After root canal filling and micro-CT scanning, teeth with a 3D printed cylindrical lampstand were mounted in an Instron Testing machine (E3000, Instron, High Wycombe, UK). The specimens were subjected to 500000 loading cycles in the Instron Testing machine (E3000) axial forces, directed at a 135 angle from the long axis of the tooth [18], between 5 N–50 N at 15 HZ to simulate approximately 2 years of chewing function [19, 20]. After this fatigue phase, the specimens were placed in the Instron Universal Testing machine (E3366, Instron, MA, America). Each tooth was loaded at the central fossa at 135° from the tooth long axis to simulate a maximum bending motion of the tooth at buccal cervical areas [8]. A continuous compressive force was applied with a 2-mm spherical crosshead at 1 mm/min until failure occurred, which was defined as a 25% drop in the applied force [21] (Fig. 2a). The load at fracture was recorded in Newton (N), and the type of fracture was recorded (Fig. 2b).

Fig. 2
figure2

a Specimens placed in the Instron Universal Testing Machine. b The fractured tooth and the type of fracture was recorded

Evaluation methodology

After reconstruction with NRecon (Bruker micro CT, Kontich, Belgium) software, the volume of the tooth tissue was analyzed with CT-AN software (Bruker micro CT, Kontich, Belgium), we selected appropriate CT value as the segmentation of tooth volume. After the pretreatment scan and post-treatment scan were aligned in Data Viewer software (Bruker micro CT, Kontich, Belgium), the increased canal volume and surface areas after root canals shaped during the two different access opening procedures were measured using CT-An software. The proportion of untouched canal wall (UCW) in the canals was determined with 3-Matic (Fig. 3), and we measured the sectional section of 1, 3, and 5 mm from the apical and the deviation of the central point in Solid Work (Dassault, France) (Fig. 4). The percentage volume of root filling materials and any voids inside the region of interest were calculated in CT-An software, and all areas without filling within the root canal space were considered voids.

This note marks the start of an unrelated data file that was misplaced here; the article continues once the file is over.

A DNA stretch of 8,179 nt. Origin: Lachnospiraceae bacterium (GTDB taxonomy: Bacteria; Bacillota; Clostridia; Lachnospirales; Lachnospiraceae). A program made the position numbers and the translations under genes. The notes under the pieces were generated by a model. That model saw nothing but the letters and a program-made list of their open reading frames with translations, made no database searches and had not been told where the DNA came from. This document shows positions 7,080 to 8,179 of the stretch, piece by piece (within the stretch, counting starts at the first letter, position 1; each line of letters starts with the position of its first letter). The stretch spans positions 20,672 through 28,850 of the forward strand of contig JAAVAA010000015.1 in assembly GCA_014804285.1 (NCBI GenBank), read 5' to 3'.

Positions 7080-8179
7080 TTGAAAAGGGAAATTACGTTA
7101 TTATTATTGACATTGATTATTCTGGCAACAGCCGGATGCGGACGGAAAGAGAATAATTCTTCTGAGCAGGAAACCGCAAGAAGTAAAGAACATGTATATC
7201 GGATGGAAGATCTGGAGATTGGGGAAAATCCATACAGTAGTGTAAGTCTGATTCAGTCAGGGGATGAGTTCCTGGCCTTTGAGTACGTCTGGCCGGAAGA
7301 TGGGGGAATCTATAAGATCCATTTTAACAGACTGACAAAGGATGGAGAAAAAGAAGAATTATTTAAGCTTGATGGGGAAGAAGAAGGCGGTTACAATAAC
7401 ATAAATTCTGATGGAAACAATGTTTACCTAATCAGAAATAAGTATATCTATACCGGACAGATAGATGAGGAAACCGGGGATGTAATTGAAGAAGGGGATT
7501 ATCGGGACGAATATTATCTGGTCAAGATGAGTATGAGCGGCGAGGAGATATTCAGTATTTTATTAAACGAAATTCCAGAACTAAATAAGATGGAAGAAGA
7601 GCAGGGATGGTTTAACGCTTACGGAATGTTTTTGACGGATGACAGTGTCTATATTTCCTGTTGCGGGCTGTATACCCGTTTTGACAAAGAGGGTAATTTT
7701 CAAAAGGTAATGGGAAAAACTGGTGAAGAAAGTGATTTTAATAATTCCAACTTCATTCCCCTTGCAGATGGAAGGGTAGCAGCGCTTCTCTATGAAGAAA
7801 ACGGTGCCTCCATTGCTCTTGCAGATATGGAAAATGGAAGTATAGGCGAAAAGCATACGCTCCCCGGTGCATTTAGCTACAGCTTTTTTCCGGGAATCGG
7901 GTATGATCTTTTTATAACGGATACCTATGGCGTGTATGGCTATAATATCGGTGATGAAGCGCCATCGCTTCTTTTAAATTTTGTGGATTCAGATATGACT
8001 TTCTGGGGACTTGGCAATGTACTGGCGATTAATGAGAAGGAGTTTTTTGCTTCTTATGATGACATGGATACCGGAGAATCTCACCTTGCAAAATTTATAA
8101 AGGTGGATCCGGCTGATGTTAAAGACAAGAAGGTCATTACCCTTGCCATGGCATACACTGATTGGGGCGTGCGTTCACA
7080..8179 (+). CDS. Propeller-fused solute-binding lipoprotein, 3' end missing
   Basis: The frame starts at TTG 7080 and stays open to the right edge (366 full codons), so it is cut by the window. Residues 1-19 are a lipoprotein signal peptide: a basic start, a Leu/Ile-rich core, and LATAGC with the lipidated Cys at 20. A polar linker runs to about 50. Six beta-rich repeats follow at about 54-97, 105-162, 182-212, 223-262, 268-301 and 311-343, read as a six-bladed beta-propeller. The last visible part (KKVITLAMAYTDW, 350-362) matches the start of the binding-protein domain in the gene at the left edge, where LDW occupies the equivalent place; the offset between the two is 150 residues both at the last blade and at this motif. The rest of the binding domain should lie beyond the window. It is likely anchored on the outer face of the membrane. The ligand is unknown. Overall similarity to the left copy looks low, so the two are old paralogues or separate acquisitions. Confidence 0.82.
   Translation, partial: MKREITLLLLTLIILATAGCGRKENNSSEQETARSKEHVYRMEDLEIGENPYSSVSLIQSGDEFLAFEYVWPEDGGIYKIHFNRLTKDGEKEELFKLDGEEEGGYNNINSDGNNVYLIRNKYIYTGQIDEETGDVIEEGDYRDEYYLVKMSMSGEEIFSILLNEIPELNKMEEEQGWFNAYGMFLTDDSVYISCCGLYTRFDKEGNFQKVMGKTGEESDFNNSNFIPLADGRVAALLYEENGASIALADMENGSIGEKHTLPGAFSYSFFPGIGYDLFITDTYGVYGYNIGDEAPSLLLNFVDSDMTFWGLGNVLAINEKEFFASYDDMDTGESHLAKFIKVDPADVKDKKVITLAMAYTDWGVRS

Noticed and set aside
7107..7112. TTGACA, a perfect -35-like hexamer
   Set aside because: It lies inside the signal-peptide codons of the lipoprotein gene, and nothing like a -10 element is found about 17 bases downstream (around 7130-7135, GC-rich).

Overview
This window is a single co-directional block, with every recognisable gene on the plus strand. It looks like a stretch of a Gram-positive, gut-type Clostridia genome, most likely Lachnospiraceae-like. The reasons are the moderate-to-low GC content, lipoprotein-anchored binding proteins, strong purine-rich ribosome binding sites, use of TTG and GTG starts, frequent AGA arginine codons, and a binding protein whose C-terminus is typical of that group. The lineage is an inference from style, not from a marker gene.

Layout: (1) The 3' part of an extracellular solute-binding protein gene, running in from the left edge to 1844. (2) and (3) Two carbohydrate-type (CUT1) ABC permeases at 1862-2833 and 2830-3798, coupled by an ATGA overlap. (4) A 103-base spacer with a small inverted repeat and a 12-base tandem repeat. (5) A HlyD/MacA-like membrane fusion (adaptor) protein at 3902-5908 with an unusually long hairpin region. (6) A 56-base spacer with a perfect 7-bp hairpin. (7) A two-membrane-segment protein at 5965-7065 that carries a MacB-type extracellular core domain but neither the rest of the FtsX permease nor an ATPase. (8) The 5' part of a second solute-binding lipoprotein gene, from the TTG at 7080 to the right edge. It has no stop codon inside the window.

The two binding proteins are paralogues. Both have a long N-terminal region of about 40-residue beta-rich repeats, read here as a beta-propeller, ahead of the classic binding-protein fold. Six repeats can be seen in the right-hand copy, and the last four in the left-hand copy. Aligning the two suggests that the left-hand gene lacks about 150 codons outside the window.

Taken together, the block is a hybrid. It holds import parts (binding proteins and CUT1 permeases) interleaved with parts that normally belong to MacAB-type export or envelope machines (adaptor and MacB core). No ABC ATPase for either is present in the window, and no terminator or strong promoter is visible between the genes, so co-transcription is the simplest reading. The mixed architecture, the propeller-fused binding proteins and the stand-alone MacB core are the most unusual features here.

Fig. 3
figure3

Preoperative (green) (a), postoperative (red), b and the aligned root canal (c) in 3-matic

Fig. 4
figure4

a The 1, 3, and 5 mm section from the apical. b The deviation of central point in Solid Work. Preoperative (aquamarine) and postoperative (mazarine)

Statistical analysis

The data were analyzed using IBM SPSS Statistics 16 software (Armonk, NY, USA), it was compared with independent samples T-tests, and the Mann-Whitney U test, P < .05 was considered significant.

Results

The percentage of dentin removed in the premolars with two dental roots in the CEC group (3.85% ± 0.42%) was significantly smaller (P < 0.05) than in the TEC group (4.94% ± 0.5%). The UCW after instrumentation for TECs (16.43% ± 6.56%) was significantly lower (P < 0.05) than the UCW (24.42% ± 9.19%) for CECs in single-rooted premolars (Table 1). No significant differences were observed in the increased canal volume and surface areas in premolars between the TEC and CEC groups (P > 0.05). In the premolars with two dental roots, the increased sectional area of 1, 3, and 5 mm from the major apical foramen was significantly greater (P < 0.05) in the CEC group than in the TEC group. The deviation of the central point after instrumentation for TECs was significantly smaller (P < 0.05) than that for CECs. There was no significant difference (P > 0.05) between the TEC and CEC groups in the increased sectional area and the deviation of the central point in single-rooted premolars. Micro-CT analysis revealed that there were no differences between the CEC groups and the TEC groups in the percentage of filling material and voids (P > 0.05) (Table 2). In general, the mean load at failure of premolars did not significantly differ between the CEC and TEC groups, and there was no significant difference in the type of fracture (P > 0.05) (Table 3).

Table 1 Unmodified canal wall after CEC or TEC preparation and root canal instrumentation in premolars assessed by Micro-CT imaging
Table 2 Mean values ± standard deviations of the filling material and voids volume in premolars assessed by Micro-CT imaging
Table 3 Load at fracture (mean values ± standard deviations) for premolars with CEC or TEC assessed in the Instron Universal Testing Machine

Discussion

Mininally invasive endodontics is widely accepted nowadays and attracted extensive attention. With the development of advanced equipments and techniques, such as CBCT, dental microscope, nickel-titanium instrument, as well as the single-cone technique. According to the concept, tooth structure preservation turn out to be the prime concern during an endodontic procedure. Recently, contracted endodontic cavity has been put forward to protect dental tissue as much as possible. However, this may lead to difficulty in operating due to the small operating space, insufficient visible light, and may also cause apical transportation, ledge, and instrument fracture. By analysis and compare systematically for the impact of contracted endodontic cavities and traditional endodontic cavities in premolars, the present study aims to provide references and advice to clinicians.